(This article belongs to the Special Issue Emerging Issues in Occupational Safety and Health)
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Open AccessArticle The Emerging Workforce of International University Student Workers: Injury Experience in an Australian University
Int. J. Environ. Res. Public Health 2018, 15(3), 456; https://doi.org/10.3390/ijerph15030456
Received: 11 January 2018 / Revised: 13 February 2018 / Accepted: 1 March 2018 / Published: 6 March 2018
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Abstract
International university students are a growing section of the workforce and are thought to be at greater risk of injury. Qualitative studies have highlighted vulnerabilities, but there is a shortage of quantitative research exploring the injury experience and associated risk factors of this
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International university students are a growing section of the workforce and are thought to be at greater risk of injury. Qualitative studies have highlighted vulnerabilities, but there is a shortage of quantitative research exploring the injury experience and associated risk factors of this emerging issue. In this study, a total of 466 university student workers across a range of study programs in a single Australian university completed an online survey, with questions relating to their background, working experience, training and injury experience. Risk factors for injury were explored in a multivariate statistical model. More than half had not received any safety training before they started work, and 10% reported having had a work injury. About half of these injuries occurred after training. Statistically significant risk factors for injury included working more than 20 h per week (adjusted odds ratio 2.20 (95% CI 1.03–4.71) and lack of confidence in discussing safety issues (AOR 2.17; 95% CI 1.13–4.16). The findings suggest the need for a more engaging and effective approach to safety education and a limit on working hours. This situation is a moral challenge for universities, in that they are effectively sponsoring young workers in the community. It is recommended that longitudinal studies of international student workers be conducted. Full article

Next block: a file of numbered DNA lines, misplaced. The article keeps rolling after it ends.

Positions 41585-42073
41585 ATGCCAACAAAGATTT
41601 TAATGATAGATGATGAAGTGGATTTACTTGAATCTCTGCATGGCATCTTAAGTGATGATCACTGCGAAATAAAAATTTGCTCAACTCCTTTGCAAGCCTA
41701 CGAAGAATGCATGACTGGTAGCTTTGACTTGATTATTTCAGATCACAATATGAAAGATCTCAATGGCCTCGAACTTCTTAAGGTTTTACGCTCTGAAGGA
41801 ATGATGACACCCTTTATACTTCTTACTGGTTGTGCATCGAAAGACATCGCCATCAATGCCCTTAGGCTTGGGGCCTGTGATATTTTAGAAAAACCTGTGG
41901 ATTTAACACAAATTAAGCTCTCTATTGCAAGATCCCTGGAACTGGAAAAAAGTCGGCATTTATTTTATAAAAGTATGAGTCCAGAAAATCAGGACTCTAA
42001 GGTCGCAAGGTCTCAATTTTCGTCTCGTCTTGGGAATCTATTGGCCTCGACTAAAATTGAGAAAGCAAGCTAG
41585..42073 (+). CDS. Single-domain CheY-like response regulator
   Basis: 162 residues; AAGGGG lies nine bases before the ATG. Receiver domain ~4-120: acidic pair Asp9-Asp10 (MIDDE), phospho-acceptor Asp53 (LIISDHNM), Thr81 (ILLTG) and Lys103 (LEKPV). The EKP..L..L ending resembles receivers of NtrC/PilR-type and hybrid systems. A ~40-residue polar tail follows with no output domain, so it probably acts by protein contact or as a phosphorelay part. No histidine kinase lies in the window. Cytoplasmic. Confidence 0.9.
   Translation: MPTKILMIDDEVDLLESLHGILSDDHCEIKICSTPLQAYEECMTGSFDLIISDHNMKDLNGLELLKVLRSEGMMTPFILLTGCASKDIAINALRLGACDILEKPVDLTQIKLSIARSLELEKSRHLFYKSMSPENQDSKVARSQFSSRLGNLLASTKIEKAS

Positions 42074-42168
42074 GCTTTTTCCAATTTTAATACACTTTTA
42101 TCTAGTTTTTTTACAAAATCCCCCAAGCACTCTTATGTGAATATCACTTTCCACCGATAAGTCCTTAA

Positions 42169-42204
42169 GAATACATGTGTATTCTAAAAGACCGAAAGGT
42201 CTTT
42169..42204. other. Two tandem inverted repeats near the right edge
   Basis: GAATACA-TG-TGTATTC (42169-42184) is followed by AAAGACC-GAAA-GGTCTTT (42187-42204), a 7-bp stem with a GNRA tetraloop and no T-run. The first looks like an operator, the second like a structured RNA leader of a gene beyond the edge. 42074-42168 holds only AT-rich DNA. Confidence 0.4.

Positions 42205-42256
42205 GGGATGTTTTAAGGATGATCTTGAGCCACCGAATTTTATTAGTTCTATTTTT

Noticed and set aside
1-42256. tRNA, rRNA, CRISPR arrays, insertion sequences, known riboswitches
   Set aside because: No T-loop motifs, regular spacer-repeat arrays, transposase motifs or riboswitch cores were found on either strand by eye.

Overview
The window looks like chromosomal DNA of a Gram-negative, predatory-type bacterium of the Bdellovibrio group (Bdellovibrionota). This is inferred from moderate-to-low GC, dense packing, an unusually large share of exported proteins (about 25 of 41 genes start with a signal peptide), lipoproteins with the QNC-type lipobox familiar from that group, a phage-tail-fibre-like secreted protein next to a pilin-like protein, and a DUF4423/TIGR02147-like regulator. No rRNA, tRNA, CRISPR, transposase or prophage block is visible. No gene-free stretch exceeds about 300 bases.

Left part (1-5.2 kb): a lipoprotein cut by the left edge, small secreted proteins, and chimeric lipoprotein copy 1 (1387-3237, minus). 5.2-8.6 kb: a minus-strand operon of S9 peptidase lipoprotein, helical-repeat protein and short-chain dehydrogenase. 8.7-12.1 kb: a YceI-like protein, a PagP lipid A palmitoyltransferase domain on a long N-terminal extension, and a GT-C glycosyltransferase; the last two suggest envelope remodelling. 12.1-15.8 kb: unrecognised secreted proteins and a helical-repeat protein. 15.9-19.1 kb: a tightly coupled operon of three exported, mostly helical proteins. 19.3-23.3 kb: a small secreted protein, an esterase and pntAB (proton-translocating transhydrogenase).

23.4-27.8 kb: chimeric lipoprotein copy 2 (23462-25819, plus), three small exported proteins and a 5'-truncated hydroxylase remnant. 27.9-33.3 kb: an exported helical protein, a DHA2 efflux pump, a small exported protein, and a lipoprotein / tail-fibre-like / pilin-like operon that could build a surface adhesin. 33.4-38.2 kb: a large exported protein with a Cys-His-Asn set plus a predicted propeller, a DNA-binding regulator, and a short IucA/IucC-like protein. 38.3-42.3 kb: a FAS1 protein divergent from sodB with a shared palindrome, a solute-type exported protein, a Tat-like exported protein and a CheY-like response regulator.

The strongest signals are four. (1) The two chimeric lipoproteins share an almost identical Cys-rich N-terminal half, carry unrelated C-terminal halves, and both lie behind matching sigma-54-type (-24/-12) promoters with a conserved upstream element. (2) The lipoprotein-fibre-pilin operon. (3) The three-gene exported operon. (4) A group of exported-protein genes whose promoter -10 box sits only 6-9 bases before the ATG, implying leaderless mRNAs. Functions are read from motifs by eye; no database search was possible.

(This article belongs to the Special Issue Emerging Issues in Occupational Safety and Health)

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Open AccessBrief Report Hospital-Acquired Pneumonia among Inpatients via the Emergency Department: A Propensity-Score Matched Analysis
Int. J. Environ. Res. Public Health 2018, 15(6), 1178; https://doi.org/10.3390/ijerph15061178
Received: 6 April 2018 / Revised: 14 May 2018 / Accepted: 16 May 2018 / Published: 5 June 2018
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Abstract
Background: Hospital-acquired pneumonia (HAP) is an inflammatory condition of the lung that develops at least 48–72 h after admission. HAP is contracted by both intensive care unit (ICU) and non-ICU patients, but no studies have examined the risk of HAP in patients admitted